Hop on a river cruise
When you're in a new city, it's always good to take a look at it from a different perspective. You'll see things that you may have missed before and get a better idea of what the city is all about. One of the best ways to do this is by taking a river cruise through Budapest during the day or evening.
During the day, there are two main types of cruises: sightseeing tours and dinner cruises. The former lasts about 90 minutes, while the latter lasts about 2 hours and 15 minutes (including dinner). On both types of tours, you'll get an audio guide that describes what's happening around you in English as well as other languages---the choice is yours! Other than sightseeing and learning some interesting facts about Budapest along the way, one of my favorite parts was seeing how beautiful everything looks lit up at night when we were up on deck! It was also nice because there weren't too many people crowding around us; it was just us out there enjoying ourselves while appreciating all that nature has to offer!
Visit Heroes' Square
Heroes Square is a large public square in Budapest, Hungary. It is located in the City Centre, at the eastern end of Andrássy Avenue. It features equestrian statues and monuments that have become a symbol of national identity. The forecourt of the Hungarian Parliament building is situated at its north-western corner.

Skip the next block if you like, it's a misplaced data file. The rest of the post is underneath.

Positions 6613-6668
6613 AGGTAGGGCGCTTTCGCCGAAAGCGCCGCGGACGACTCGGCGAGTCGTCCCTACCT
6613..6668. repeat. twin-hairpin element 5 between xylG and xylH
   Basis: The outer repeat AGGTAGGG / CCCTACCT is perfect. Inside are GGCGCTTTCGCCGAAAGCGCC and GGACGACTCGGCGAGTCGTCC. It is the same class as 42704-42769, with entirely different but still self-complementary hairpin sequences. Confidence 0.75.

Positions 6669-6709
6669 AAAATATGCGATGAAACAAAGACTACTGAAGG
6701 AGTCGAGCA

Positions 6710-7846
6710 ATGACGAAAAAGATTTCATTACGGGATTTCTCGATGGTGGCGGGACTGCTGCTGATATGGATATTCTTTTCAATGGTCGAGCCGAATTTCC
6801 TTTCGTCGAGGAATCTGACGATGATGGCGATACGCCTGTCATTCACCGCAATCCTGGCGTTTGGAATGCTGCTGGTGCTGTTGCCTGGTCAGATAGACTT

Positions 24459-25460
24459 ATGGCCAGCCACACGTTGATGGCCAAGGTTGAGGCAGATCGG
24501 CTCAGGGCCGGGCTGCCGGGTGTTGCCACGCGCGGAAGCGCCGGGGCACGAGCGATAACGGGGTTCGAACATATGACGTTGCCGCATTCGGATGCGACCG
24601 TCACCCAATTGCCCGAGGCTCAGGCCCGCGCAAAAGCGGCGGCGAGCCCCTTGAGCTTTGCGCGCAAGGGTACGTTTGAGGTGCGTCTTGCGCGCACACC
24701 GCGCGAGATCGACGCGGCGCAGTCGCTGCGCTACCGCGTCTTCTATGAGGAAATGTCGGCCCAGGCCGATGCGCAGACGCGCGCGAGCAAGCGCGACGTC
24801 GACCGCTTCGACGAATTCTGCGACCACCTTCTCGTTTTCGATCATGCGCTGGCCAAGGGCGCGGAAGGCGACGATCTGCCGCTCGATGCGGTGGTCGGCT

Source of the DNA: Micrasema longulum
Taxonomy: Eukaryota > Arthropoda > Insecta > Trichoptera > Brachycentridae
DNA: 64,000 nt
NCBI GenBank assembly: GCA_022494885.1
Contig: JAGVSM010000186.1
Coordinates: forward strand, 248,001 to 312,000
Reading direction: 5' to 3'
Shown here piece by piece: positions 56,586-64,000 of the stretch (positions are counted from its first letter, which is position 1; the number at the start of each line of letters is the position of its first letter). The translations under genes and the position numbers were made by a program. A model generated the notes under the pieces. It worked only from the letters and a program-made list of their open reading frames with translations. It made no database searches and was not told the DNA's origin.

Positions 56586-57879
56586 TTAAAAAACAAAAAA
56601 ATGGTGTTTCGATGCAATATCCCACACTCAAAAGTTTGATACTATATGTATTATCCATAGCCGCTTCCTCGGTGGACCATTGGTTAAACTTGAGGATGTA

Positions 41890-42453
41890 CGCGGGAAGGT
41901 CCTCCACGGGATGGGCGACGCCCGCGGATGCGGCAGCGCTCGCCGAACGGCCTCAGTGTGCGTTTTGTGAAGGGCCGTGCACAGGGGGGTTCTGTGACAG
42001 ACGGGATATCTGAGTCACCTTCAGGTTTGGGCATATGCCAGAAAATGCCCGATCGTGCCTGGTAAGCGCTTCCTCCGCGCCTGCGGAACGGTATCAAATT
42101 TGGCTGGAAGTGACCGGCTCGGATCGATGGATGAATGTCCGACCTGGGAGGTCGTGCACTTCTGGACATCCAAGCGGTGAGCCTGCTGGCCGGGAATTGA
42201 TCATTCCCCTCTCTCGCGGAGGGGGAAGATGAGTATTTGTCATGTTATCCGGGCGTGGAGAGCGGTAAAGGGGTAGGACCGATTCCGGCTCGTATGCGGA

House Of Terror
The House of Terror is a museum that tells the story of the communist regime in Hungary. It is located in the former headquarters of the Hungarian secret police, and it focuses on documenting and remembering how these institutions used violence and intimidation to rule over people's lives.
The exhibits include photographs, films, brochures, and personal belongings from victims. There are also interactive displays where you can learn more about some of the horrors that took place at this location during WWII: torture techniques used by different regimes; methods for extracting information; life inside prisons or concentration camps; etcetera.
Fisherman's Bastion is a landmark of Budapest, built in 1896. It's located on Castle Hill, and it was built to commemorate the Hungarian siege of 1596. While you can't get into the bastion itself---it's currently an art gallery---you can enjoy the great view of Castle Hill, including Matthias Church and Fishermen's Bastion as well as the Danube River below.
Location: The Parliament Building is located in the heart of Budapest, just west of the Danube River. Merely a few blocks to the north is Heroes' Square, a large public square that was used as a gathering place for Hungary's citizens during World War II.